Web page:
Strangely, the name "Gyromite" appears nowhere within the game. Rather, the program titles itself "Robot Gyro." Anyway, whatever you call it, this was a quickly-tossed-off U.S. launch game, built to support the NES's R.O.B. add-on. For what it was, Gyromite was surprisingly not-entirely-awful. It usually worked better, however, with a second person (Frank?!) pressing the buttons R.O.B. was supposed to control...

It involved steering a professor through girder-y mazes, defusing bombs.

Further clarifying aderack's statement that pushing the buttons was best done by a second person, I'd like to restate that as, "It usually worked better, however, with a second person (Steve?!) pressing the buttons R.O.B. was supposed to control, until said person became bored with their task of pushing the girders for you, and started their own unstoppable squash-a-thon, declaring jyhad on little guys in lab coats, and generally pissing you off. These guys are also rampant in super mario brothers. Don't let them be player 1, because they'll pause the game on you, like friggin' goons."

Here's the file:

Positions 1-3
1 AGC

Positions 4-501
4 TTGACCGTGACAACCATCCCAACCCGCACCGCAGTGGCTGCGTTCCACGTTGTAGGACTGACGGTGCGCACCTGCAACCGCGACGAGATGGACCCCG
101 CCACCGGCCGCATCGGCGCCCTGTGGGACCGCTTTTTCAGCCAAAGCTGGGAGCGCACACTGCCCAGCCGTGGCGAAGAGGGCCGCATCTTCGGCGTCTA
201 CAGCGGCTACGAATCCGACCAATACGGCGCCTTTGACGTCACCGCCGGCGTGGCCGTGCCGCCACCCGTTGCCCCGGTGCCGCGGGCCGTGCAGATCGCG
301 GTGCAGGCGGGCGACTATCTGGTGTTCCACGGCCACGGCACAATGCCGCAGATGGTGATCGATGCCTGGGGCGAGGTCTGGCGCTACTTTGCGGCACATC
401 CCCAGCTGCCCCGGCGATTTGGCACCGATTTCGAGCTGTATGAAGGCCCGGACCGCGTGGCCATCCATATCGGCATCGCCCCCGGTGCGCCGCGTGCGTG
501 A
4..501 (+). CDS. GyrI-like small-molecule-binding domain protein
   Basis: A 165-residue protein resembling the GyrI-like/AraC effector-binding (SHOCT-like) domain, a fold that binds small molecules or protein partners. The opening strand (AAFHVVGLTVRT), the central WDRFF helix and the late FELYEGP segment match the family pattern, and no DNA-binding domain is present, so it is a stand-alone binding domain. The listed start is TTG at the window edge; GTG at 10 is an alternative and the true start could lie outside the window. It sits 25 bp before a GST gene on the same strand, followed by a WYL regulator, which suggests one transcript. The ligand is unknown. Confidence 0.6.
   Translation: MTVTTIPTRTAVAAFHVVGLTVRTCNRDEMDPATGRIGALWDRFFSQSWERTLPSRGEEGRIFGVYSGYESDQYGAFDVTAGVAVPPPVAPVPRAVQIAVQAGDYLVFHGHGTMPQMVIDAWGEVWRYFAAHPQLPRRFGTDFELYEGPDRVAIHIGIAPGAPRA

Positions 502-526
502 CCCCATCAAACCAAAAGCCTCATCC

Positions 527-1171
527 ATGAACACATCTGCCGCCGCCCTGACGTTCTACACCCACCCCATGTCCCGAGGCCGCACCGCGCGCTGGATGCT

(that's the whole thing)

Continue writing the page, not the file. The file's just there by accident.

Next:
My advice here is to get a NES Advantage controller. With this, you can push the girders yourself. Sure, you could do it with a normal controller, but that'd involve some interesting hand positioning, or the dextrous utilization of other body parts. If you have a NES Advantage, and you have feet, you're all set to move all the girders you like.

Lastly, the music in this game was kind of addictive. I like to put the game in my Nintendo, to this day, and just let it play, to hear that incessant bip bop beat.

Log in or registerto write something here or to contact authors.